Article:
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  • Diversion Programs

    Often take several forms Can be general

    Most offenders would be eligible

    Specific Certain types of offenders

    Local jurisdictional rules often regulate who is eligible Court policy State statute

    Most diverted juveniles are 1st time offenders

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  • Exclusions

    Violent offenses Sexual offenses Weapons offenses Drug offenses Serious property offenses

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  • Problem areas Net Widening

    Using diversion programs as a means to bring larger numbers of juveniles under court control instead of as an alternative to formal processing.

    A means of handling cases that would otherwise not have been processed.

    Passing the buck.

    Constitutionality Due process & Equal protection A disposition without benefit of adjudication.

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  • School-based Programs Many programs target children at a very young

    age. School-based initiatives

    Recommendations Areas with high rates of delinquency

    Preschool education for 3-4 year olds

    Greater involvement between counselors and teachers

    Family involvement Home visitation programs Independent evaluations

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  • Community-based Programs

    Focus on education and awareness of topics that are problematic in the community. Hands without Guns is a public health and

    education program. Why the public health approach?

    Teaches youth about the problems of violence and guns

    Youth who identify with this type of program is 10 times less likely to carry a gun.

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  • Mentoring

    Began in the late 1800s when adults served as role models for children of the poor.

    1904 the Big Brothers/Big Sisters of America was created. Today it is the largest mentoring progam of its

    kind. Federation of 500+ agencies The mission is to make a difference in the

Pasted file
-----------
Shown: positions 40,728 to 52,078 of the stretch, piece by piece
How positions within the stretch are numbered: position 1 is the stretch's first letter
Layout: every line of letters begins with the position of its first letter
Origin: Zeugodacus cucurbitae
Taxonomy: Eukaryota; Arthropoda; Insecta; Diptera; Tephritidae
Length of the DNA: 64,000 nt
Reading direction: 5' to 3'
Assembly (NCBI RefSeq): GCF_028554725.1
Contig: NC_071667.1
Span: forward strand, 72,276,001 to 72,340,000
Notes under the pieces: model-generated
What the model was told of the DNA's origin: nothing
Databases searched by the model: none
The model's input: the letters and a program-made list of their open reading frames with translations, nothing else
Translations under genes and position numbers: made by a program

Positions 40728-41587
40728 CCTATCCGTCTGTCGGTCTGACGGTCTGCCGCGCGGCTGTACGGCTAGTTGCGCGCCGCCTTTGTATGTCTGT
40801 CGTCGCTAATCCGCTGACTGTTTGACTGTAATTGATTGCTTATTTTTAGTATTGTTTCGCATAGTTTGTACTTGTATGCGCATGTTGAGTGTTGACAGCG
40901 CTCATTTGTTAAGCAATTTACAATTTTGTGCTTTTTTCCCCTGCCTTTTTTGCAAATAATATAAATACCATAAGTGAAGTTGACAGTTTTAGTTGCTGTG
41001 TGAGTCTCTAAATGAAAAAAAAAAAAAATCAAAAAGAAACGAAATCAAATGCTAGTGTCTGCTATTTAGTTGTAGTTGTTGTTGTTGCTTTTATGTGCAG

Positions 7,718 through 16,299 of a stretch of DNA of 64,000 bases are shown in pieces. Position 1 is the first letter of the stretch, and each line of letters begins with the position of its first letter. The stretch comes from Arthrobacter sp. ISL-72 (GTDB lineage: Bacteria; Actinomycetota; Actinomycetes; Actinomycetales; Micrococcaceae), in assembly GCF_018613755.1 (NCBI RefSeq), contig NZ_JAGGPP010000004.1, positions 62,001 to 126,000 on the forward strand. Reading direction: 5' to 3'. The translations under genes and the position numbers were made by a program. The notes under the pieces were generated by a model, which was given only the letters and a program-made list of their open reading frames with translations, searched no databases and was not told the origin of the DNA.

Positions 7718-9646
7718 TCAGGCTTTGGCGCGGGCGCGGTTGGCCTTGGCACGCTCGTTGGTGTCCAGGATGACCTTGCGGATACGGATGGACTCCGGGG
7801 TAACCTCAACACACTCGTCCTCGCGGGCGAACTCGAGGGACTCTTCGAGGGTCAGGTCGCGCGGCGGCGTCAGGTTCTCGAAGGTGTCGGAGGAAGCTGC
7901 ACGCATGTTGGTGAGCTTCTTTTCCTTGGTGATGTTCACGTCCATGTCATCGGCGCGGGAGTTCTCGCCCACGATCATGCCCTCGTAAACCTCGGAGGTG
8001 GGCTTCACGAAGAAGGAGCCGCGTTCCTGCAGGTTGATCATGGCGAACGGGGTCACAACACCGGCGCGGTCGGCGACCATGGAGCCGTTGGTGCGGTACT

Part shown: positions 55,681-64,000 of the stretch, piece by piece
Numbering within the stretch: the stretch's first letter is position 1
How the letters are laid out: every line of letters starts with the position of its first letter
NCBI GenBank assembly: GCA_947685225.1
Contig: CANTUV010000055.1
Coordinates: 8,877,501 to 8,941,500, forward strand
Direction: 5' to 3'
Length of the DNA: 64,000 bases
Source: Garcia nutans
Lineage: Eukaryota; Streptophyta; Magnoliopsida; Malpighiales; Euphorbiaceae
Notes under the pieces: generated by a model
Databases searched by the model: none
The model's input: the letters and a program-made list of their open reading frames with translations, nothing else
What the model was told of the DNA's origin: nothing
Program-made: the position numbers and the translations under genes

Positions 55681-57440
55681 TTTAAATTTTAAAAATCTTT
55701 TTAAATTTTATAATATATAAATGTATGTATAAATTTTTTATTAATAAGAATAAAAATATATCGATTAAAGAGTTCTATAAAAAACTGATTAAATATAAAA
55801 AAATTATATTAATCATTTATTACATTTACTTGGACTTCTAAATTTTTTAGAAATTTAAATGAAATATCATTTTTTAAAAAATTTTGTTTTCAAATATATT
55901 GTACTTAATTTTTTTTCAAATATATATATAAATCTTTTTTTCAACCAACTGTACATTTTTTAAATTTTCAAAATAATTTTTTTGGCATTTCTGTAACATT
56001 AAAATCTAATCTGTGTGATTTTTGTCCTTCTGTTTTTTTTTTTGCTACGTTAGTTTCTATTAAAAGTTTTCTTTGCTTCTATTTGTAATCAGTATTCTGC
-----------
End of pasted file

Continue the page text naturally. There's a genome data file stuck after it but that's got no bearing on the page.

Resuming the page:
lives of young people through a professionally supported one-on-one relationship with a caring adult.

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  • Recreational Activities The majority of a juveniles time is

    unstructured and unsupervised. Some accounts place this at 50% of otherwise unproductive time.

    A variety of after-school and evening programs have been developed in an effort to productively occupy this time.

    The idea is simple: Provide youth with a place to go and an

    activity to occupy their time during the most crime-prone times.

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  • Teen Courts Originating in the 1960s with a nominal

    number of teen courts these programs now number in the several hundreds (675) Legally binding system of diversion Service relatively small numbers of cases Usually handle 1st offenders or petit offenders Usually juveniles 16 and under

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  • The Benefits Accountability often help to assure that the

    offender is accountable even if the offense would result in a sanction from the traditional JJ system.

    Timeliness an effective court can move young offenders from arrest to sanction often in days.

    Cost savings usually depend on youth and adult volunteers.

    Community cohesion a well run program can affect the entire community by increasing public appreciation of the legal system.

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  • Models and Process Most juveniles referred to teen court are

    offered the program as a voluntary alternative to formal processing.

    The courts generally follow one of four models: Adult judge Youth judge Youth tribunal Peer jury

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  • Status Offenses

    There has been a